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Chapter

  • This chapter outlines the challenges in teaching and learning probability and states the mission of this book. This book aims to review and analyze the research literature on the teaching and learning of probability in the K-12 curriculum.

  • In this chapter we will examine different interpretations of the nature of chance, randomness, and probability and will highlight how these multiple conceptions are complementary and can influence curriculum goals. Finally we include some implications for the teaching and learning of probability in schools.

  • This chapter focuses on "probability literacy", the knowledge and dispositions that students may need to develop to be considered literate regarding real-world probability matters. Models of adult literacy, numeracy, and statistical literacy that define the terrain in which knowledge of probability is situated are reviewed. Then, the five basic elements of probability-related knowledge and points to some dispositions that are needed for adults to be able to effectively interpret and engage real-world probabilistic situations are discussed. Implications for instructional practice and research are examined.

  • This is an historical overview of research on the learning and teaching of probability. Research will be classified chronologically as Phase 1, the Piagetian Period; Phase 2, the Post-Piagetian Period; and Phase 3, the Contemporary Period. The research of each of these phases will be analyzed and we will identify the theoretical developments and implications for teaching and learning that have been associated with each phase.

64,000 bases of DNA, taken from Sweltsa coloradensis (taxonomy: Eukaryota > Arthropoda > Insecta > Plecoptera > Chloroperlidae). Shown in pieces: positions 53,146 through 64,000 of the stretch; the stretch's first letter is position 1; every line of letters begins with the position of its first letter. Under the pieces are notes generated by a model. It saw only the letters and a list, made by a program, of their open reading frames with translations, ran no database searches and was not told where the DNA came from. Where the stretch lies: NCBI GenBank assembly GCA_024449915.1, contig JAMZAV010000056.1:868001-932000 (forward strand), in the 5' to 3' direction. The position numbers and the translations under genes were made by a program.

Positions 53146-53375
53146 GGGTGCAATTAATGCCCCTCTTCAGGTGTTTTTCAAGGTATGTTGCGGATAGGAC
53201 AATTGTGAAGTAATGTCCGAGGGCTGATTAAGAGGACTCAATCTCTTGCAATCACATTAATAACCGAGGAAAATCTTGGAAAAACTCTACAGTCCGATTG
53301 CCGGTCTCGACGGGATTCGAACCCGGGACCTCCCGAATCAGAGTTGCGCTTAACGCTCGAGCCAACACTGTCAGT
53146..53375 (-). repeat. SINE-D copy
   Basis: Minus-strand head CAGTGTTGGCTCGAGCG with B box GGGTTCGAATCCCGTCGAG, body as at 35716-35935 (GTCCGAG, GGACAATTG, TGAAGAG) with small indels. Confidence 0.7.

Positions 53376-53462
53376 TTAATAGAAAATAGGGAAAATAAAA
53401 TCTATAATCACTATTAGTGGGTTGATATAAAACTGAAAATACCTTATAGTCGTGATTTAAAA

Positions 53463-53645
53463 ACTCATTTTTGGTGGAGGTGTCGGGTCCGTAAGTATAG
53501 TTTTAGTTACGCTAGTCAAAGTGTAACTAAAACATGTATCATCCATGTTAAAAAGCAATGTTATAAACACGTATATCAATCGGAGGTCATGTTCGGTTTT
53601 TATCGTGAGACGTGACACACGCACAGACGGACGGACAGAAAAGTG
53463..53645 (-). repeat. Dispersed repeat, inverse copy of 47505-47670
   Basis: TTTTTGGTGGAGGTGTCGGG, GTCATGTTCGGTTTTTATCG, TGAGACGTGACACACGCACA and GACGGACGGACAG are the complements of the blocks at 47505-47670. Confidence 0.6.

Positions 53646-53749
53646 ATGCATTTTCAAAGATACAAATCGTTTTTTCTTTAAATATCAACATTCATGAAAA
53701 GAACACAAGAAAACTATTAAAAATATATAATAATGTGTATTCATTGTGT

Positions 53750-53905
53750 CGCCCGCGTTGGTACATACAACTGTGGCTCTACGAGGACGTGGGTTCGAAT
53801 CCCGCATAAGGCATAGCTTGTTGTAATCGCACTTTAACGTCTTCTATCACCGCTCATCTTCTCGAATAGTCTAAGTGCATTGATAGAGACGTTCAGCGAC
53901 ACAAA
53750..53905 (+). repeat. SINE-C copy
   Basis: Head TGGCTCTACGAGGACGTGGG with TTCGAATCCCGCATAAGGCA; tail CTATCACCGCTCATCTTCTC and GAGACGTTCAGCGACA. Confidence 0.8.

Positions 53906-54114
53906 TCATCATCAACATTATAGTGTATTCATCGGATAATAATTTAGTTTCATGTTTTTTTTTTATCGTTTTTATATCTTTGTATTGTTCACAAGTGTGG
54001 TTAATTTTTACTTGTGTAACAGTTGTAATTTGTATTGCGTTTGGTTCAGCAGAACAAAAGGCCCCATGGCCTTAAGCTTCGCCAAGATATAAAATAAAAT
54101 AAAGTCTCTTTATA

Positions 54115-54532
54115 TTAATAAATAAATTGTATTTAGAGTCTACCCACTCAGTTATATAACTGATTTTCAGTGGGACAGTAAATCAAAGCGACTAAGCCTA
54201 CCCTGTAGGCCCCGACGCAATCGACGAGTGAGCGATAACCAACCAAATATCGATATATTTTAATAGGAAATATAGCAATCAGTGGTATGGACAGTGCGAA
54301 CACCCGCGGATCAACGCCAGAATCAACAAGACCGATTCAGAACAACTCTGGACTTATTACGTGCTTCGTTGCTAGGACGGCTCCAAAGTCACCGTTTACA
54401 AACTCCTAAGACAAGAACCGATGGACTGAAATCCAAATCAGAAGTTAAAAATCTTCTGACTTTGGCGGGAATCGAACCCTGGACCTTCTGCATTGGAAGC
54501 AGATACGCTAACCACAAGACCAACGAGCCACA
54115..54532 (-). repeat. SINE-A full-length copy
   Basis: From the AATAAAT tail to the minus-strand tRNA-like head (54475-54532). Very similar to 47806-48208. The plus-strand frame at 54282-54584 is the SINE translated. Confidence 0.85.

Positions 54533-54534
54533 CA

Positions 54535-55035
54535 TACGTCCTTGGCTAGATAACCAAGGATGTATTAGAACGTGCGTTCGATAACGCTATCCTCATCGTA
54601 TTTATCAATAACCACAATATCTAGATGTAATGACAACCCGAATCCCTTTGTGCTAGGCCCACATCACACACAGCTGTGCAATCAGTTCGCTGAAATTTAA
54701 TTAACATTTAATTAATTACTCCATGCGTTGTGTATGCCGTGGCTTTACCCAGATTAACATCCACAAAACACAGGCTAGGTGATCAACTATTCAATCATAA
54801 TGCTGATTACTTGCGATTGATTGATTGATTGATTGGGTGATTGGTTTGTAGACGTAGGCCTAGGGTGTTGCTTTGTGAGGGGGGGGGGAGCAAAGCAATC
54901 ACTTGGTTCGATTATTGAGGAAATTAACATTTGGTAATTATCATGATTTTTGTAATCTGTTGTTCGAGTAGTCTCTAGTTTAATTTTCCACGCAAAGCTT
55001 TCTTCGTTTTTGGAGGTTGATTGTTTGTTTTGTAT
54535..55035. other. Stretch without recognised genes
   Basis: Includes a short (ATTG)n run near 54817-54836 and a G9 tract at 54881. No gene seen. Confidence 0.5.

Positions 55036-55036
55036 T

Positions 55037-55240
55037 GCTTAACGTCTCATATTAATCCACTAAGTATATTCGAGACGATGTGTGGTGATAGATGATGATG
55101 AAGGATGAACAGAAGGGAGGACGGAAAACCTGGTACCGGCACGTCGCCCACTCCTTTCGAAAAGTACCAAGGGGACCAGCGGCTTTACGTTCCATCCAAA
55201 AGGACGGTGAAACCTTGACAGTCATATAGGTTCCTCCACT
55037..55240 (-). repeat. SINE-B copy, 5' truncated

• We examine probabilistic intuitions and concepts as they relate to children aged 5 to 11 from research over the past 50 years. In the first section, we review the research pertaining to specific concepts and skills associated with probabilistic reasoning. The other section presents a discussion of theoretical perspectives on instruction in probability.

  • Some elementary ideas of combinatorics and its role in supporting children's development of beginning probability ideas and problem-solving skills are explored. A review of studies that addressed children's combinatorial reasoning is then presented. To conclude, ways in which children's access to powerful ideas are considered.

  • This chapter covers a wide range of ideas associated with probabilistic thinking and provides some examples of the potential development in understanding that occurs in students in Grades 6 through 9. The first sections include intuitive ideas on luck and fairness, as well as chance language. Secondly, various types of probabilistic events, ranging from simple events to conjunction events are explored. Finally, appreciation of random behavior, sampling and variation in a probabilistic setting, the equiprobability bias, and the importance of dealing with probability in context, are considered in the last four sections.

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